If you already know how to spin, and want to take it to the next level, we have you covered. Emily Wohlscheid (http://www.bricolagestudios.blogspot.com/) will be teaching how to spin from fleece and locks (and then you will know what to do with those amazing locks you saw the vendors selling,) and how to add enhancements to your hand-spun yarn. And Renée Jones (https://www.etsy.com/shop/TheBunnyBadger) will be teaching a class on corespinning! The possibilities are endless!

Maybe you know some kids who would like to learn to spin? Susan Levitin will be teaching kids how to spin yarn, on both Saturday and Sunday.

Spinning is not the only thing you can do with all of that fiber. Renée Jones will be teaching kids and adults how to make hand-felted soaps, and will be teaching about animal fibers in the process.

Speaking of felt, Denise Handwerker (http://www.feltwerker.com/) is back with brand-new classes on how to recycle wool sweaters into lovely and useful felt creations, and a class on how to take that old sweater and turn it into a warm pair of felt slippers!

So much talk about knitting, spinning and felt, but what about crochet? Kathy Kelly has you covered with two classes about Tunisian Crochet. In her first class she will teach you how to do it, and in the second class you can learn how to make a three-color Tunisian lace cowl.

Speaking of color, our workshop line-up would not be complete without classes that teach you to use color. Susan Levitin can teach you to play with color and learn how to make colors work together. And if you want to dye that yarn yourself, you can’t go wrong with Samantha Lynn’s dyeing workshops! She teaches two workshops, one with Kool-aid dyes (yes, you read that correctly) and one with traditional acid dyes. They are always a hit, and fill up quickly.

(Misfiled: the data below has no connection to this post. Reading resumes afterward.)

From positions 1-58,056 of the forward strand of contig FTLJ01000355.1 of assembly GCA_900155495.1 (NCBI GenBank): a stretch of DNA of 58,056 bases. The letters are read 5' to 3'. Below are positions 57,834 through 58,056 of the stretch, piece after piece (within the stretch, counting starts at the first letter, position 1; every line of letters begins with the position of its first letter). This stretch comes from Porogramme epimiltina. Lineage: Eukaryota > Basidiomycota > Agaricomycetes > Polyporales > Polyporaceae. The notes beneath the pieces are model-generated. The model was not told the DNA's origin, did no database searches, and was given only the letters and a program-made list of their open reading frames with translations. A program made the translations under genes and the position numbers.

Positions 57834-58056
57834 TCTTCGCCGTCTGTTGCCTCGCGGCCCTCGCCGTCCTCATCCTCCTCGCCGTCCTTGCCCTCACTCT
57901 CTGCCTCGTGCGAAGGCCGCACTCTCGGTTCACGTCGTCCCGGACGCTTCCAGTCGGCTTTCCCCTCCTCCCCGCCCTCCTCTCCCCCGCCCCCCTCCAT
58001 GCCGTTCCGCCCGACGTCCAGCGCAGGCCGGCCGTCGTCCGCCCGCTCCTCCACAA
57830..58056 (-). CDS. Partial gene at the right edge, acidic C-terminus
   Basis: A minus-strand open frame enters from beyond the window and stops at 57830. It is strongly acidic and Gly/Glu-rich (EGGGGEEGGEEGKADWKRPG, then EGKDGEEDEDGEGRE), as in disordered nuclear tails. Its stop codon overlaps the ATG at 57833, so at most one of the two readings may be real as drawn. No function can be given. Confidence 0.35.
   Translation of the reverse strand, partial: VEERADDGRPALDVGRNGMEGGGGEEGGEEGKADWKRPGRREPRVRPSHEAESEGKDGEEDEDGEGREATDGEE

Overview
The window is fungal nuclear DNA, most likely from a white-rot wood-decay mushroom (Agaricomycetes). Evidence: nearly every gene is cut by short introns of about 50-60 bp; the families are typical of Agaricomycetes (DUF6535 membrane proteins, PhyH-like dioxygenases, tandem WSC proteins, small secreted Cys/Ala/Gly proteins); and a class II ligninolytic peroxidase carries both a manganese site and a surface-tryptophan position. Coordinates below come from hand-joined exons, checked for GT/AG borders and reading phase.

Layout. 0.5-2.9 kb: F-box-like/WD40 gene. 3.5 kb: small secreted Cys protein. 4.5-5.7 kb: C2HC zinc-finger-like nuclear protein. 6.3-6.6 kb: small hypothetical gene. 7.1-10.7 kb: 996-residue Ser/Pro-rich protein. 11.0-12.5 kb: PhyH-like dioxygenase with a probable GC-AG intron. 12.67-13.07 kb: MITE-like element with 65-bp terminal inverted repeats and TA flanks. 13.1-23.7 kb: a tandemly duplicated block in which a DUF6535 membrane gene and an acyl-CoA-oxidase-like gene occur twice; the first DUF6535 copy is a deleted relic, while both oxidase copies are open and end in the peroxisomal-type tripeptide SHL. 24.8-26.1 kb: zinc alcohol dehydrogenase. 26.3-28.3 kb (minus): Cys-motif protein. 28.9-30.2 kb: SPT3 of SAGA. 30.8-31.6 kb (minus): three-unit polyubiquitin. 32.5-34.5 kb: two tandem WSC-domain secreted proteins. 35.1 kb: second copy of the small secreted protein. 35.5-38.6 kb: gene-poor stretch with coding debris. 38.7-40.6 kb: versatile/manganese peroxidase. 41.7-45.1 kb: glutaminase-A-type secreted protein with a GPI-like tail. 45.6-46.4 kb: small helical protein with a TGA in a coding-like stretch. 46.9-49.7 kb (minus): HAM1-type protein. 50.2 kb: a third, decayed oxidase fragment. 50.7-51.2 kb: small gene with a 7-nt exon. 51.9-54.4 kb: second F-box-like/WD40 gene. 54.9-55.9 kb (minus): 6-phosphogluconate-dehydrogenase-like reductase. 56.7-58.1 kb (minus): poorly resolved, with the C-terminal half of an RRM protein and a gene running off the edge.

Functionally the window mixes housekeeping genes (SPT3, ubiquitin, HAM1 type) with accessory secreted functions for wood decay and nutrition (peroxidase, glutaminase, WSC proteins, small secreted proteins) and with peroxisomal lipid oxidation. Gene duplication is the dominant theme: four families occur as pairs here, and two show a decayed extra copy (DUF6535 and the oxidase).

So, while you plan your fiber shopping budget, leave some room for some mad new skills to take your crafting to the next level.

 

Gearing up!

Are you as thrilled as I am that holiday knitting is over? As much as I love making things for my family and friends (no really, I do), I usually reach my crafting-for-others limit by Christmas Eve, when I’m glued to the couch, furiously working last rows and weaving in ends.

So the arrival of January means I’m getting back to knitting for myself, and while I’m not one for resolutions, my first task is to tame my UFO pile. I always have multiple projects going for variety, but the “put-aside” queue has become, um, a bit unwieldy. I’m tackling my languishing sweaters first; they DO take up the most space in the pile, after all.

UFO 1: Rosamund’s Cardigan

I’m actually looking forward to wearing this, and even have buttons already made for it. But I found a glaring mistake three inches back, put it aside, and just can’t seem to get around to fixing the error. And so it sits.

UFO 2: Bonnie Cabled Pullover

Love the yarn (Malabrigo FTW!), love the color, love the pattern. So why has this been in hibernation for *cough cough* more than three years? Short answer: the needles. I’m a small-needle knitter and rarely venture larger than a 6 – so doing the whole front and 2/3 the back on size 7 was about my quota — apparently three years’ worth.

So that’s my plan for the start of 2016. I make no guarantees how far I’ll get, as just the words “new beginnings” makes my fingers itch with start-itis… so much pretty yarn I could be using to cast on new projects instead!

What fibery projects are you tackling this month?

January also means shifting YarnCon planning into high gear! As we make our lists (and check them not only twice, but six or seven times), what are YOU most looking forward to seeing at YarnCon this year? A particular vendor or teacher? A special item you’ll be shopping for? A pattern you’ve been saving for *just the right yarn*? Leave us a comment below!